One of the interesting features on this handset are the seclusion of any kind of physical keyboard input which has been long debated as a necessity of Smartphone handsets. Where writing emails and web browsing have been a daily task made easier on handsets with the inclusion of a slide out mini-qwerty, the Hero goes for the on-screen route, making good use of that multi-touch screen to allow data input either in a portrait view setting or with a quick rotation in landscape.
With an advanced prediction algorithm in place, the phone guesses what you meant to type on the keyboard approximately 98% of the time so long as you use dictionary English (though a few modern additions are in there, too), and pop-up balloon will allow you to select alternatives.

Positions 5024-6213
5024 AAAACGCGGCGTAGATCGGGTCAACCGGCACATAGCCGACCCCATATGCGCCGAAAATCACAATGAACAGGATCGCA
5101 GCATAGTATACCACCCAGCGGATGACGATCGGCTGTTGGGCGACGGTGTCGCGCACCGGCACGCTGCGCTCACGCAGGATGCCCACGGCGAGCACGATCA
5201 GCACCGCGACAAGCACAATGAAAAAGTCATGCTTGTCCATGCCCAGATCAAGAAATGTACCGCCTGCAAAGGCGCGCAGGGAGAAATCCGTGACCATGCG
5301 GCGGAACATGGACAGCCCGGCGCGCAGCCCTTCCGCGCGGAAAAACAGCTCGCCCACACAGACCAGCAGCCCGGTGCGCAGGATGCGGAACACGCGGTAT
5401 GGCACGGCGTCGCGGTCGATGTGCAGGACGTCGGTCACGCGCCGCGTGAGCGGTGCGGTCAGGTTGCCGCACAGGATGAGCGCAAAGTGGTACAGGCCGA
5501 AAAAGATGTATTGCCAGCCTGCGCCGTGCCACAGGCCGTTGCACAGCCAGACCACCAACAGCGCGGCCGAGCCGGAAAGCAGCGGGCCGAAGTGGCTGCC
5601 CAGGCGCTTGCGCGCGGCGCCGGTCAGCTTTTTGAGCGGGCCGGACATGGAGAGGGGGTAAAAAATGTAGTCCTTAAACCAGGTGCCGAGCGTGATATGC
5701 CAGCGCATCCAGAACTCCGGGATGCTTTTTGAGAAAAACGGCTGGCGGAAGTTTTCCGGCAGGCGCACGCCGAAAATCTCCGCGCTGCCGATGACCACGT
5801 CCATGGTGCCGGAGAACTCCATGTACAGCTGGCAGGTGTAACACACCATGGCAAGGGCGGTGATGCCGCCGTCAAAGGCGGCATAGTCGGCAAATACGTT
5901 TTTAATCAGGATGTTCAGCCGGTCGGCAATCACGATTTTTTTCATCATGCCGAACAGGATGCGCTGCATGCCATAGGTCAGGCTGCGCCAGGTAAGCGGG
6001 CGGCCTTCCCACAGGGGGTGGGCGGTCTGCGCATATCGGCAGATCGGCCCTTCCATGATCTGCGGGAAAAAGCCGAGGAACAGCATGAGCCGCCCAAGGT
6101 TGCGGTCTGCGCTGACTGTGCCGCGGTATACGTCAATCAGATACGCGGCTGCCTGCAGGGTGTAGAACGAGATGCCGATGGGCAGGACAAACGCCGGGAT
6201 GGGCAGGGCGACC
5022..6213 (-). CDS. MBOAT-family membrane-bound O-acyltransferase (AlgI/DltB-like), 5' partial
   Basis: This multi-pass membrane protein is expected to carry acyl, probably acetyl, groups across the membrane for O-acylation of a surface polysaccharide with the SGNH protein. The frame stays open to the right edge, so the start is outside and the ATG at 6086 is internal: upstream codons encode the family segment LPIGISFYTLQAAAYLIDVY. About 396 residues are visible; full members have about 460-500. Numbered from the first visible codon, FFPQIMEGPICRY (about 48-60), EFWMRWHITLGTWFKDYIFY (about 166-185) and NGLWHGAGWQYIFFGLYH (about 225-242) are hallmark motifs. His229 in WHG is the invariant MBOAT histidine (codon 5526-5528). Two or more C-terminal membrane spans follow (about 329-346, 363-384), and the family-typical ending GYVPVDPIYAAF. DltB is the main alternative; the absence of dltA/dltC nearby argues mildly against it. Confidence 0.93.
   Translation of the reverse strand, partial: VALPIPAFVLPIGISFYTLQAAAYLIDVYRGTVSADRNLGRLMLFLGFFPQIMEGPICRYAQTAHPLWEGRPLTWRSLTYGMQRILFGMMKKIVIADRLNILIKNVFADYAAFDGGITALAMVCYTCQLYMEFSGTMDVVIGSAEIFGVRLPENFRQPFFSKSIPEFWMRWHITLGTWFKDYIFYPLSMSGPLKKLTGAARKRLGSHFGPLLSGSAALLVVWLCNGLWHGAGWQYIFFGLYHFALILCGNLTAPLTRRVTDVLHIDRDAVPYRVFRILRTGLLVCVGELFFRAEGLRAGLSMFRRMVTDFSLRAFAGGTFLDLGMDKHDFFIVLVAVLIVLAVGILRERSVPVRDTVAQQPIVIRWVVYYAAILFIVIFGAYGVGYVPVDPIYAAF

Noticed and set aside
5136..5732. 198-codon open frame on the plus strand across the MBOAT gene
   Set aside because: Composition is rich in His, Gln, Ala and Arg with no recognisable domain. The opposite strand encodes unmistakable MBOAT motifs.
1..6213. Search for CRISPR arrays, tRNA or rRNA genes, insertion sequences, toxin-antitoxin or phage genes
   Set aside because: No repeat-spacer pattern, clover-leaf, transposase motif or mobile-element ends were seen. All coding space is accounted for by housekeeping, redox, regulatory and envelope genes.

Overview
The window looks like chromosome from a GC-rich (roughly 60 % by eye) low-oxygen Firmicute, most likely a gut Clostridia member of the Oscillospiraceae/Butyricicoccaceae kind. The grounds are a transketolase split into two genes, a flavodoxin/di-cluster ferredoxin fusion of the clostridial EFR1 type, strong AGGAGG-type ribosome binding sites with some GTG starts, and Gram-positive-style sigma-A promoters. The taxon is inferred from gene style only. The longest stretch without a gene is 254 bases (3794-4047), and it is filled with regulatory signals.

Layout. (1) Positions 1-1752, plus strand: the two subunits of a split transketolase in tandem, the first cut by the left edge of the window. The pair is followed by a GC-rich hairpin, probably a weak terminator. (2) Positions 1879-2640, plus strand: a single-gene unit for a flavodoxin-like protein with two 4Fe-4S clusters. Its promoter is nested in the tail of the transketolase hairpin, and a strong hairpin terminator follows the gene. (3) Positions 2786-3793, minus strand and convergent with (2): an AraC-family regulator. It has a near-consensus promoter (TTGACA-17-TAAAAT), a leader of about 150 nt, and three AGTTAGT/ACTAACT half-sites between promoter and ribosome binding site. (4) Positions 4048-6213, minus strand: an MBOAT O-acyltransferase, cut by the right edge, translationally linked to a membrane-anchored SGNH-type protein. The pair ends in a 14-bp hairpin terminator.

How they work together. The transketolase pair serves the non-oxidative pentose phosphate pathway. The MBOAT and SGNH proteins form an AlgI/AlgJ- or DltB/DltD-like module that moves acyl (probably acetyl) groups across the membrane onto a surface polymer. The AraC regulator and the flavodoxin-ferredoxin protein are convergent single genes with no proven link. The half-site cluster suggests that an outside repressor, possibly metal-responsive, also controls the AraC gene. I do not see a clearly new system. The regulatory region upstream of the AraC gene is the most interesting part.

The keyboard is not perfect however, and there are some issues that need addressing for the next firmware update (due out any week now at time of writing) such as no landscape orientation under the search app from the dashboard. As well as a predictive text only coming on for regular text boxes, making entering information more of a hassle than it needs to be at times.
The handset itself is slim and has the characteristic angular chin of its earlier cousin that makes it feel a tad odd in the pocket but super comfortable to hold and talk on. The style is pretty minimalist with only six function buttons on the front with the trackball.